A good teacher ought to have her or his ears wide open for praise and constructive criticism! (I know, I get evaluated regularly for my teaching.)

  6. I don't agree with what she said at all! It actually seems like a very silly thing to say, and it doesn't seem to fit with her years of experience.

    Oliver and Tobin do many of the same things! Tobin is a little younger than Oliver, but I often see how alike they really are. They both stand much too close to the t.v., they both seem to have trouble switching activities, they both love snacks, and they both have beautiful laughs! Tobin certainly doesn't see anything "different" about Oliver. She adores him and asks about him all the time.

    They aren't exactly alike, but no child is. Oliver is special in his own way, just as Tobin is in hers.

  7. Oh Mamaroo, I read your post and felt the same dismay and incredulity as if it were all being said to me about my boys. Who really knows what normal is for pete's sake. She was out of line speaking that way and maybe it stung so much because you had hoped that out of everyone, she would acknowledge the great strides he's made and continues to make. And not essentially strike them all out because he's not a typical 4-year-old. Aargghh. Maybe you should, as Kristina said, talk to her about this in more detail. You deserve to have people working with you who believe in Oliver's potential and abilities. Maybe she just chose the wrong way to express herself. I hope so.

  8. and oops, I meant Christine, not mamaroo (though hi mamaroo) It's way too late for me to be blogging... :)

  9. i used to take fluffy to see an asperger'specialist' who had been trained by greenspan in floortime and every time i watched them play, i would feel proud of my guy and hopeful about his pretend play progress and every time she talked to me afterward, she framed things in 'aspie' language. nothing he did seemed to be in the realm of regular kid--it was all seen through the AS lens and i started to think, this woman has been playing with/talking to/observing/assessing asperger kids for so long she's entirely lost touch with the the KID in them, the regular kid stuff.

    i love that mary has been such a valuable part of your team but i don't think what she said is true or helpful at all!!! OF COURE oliver is like a typical 4 year old in many ways! how could he not be??????? and normal doesn't even belong in a conversation about kids--not just our kids but any kids.

    there is no telling what oliver CAN and WILL do! his potential is HUGE! HUGE I TELL YOU!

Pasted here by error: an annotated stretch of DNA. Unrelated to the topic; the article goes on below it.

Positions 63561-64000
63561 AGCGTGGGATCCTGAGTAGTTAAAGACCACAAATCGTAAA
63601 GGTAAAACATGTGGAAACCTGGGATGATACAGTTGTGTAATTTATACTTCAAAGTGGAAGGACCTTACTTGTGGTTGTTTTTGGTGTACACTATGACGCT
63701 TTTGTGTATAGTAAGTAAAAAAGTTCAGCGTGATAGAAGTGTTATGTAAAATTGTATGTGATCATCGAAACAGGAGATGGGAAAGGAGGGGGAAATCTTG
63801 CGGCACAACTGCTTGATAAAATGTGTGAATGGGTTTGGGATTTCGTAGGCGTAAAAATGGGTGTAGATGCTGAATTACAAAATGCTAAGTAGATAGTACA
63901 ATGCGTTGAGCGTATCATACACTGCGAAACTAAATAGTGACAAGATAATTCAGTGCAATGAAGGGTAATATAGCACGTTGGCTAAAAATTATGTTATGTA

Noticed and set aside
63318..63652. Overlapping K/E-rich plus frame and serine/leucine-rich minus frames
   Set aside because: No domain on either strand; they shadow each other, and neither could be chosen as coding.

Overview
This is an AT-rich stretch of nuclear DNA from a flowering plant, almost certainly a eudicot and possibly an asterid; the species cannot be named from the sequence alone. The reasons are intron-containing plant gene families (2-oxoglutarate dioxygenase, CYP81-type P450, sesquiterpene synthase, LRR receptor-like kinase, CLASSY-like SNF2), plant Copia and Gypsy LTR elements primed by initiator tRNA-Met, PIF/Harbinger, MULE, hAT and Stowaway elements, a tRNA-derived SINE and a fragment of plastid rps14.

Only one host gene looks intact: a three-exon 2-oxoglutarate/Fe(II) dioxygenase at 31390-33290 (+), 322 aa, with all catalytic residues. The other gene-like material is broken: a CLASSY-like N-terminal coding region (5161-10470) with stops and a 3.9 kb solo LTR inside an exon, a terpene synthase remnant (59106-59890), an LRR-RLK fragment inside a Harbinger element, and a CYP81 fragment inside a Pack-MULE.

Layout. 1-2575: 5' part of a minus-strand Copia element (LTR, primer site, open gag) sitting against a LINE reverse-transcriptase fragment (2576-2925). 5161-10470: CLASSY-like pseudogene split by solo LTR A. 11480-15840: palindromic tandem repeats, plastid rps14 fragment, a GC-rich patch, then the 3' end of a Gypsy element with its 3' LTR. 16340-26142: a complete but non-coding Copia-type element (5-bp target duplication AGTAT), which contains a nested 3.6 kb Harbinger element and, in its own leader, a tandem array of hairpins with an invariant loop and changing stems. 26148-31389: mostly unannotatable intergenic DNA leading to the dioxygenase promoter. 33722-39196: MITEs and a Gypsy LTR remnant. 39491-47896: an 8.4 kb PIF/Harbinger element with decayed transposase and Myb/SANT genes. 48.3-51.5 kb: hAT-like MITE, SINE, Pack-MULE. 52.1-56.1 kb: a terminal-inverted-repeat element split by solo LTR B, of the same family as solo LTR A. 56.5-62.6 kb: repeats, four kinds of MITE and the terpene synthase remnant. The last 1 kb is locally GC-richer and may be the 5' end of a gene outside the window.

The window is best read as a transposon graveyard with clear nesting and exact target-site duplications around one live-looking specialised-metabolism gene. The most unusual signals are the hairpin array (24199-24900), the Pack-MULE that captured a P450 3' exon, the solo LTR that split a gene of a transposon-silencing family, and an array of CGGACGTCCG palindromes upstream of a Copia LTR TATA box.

10. Here's my guess: she's heard lots of people say things like "But don't all kids do that?" when they're in denial of some sort. So saying, "But couldn't that be typical?" probably provoked some version of the standard cold-water-in-the-face speech. Regardless, it was harsh, and I also hate the term low-functioning.

    ITO normal: I've gone round and round about this also: focusing on making my child more conformist goes against a lot of my beliefs about culture and identity. I had one consultant say "I've heard this same argument from parents, but when I look at the kids it seems so crystal clear." And I get what he means by that, too. My kid "passes" pretty well, but it can be a really mean world for kids whose behavior is off in some way. OTOH, I don't want my kid changed, just taught.

  11. My older son is the one with autism, my younger one was born 5 1/2 years later. Before my little guy came along, I had no point of reference to measure my son so everything he did seemed "normal" because to me there was no comparison. I was blissfully unaware at how affected by autism he was. Now, I watch my neurotypical younger son hit developmental milestones with ease and interact with children in ways my older son never was able to do at each age. Sometimes I am thankful for not realizing that my older son was so "different", and other times I am really frustrated with myself for not seeing it. The clarity as I watch my younger son is almost painful.

    If you have someone on your team who will speak frankly to you about your son, listen. Trust me, as he gets older, many professionals and educators will sugar-coat things and that won't do your son or you any good.

    The first step in dealing with a problem is knowing what exactly you are dealing with.

    Our kids are truly miraculous but trying to compare them to "normal" is comparing apples to oranges. Not a fair comparison and very misleading.

    Good luck and best wishes. You are a good mom for considering every possibility :)

  12. The comments on this post have been so insightful, I almost hesitate to add mine. What an incredible group of people in this blogging community.

    We had one incredibly bad OT a few years back; she would consistently call Grant's actions "weird". It became so clear that she should not be working with special needs kids that we pulled him out of the program. We've had others who have been brutally blunt with us, but in a constructive manner that ended up being very helpful in the log run.

    As Kristina said, I'd highly recommend that you have a heart-to-heart with Mary. If you get the sense that she doesn't have an insatiable desire to help your child overcome obstacles, it's time to move on.

  13. Those words....low functioning...*cringe* Ugh. Those same words were used by the OT from our school district when I told her after a year that Gabe was doing so well. I was so excited about his progress and she squashed it with.."Wow, I'm surprised since he was so low functioning when we assessed him."

    Hang in there. It's really about where they are going, not where they have been and Oliver is doing great :o) He is on his way, typical four year old or not, he's getting there.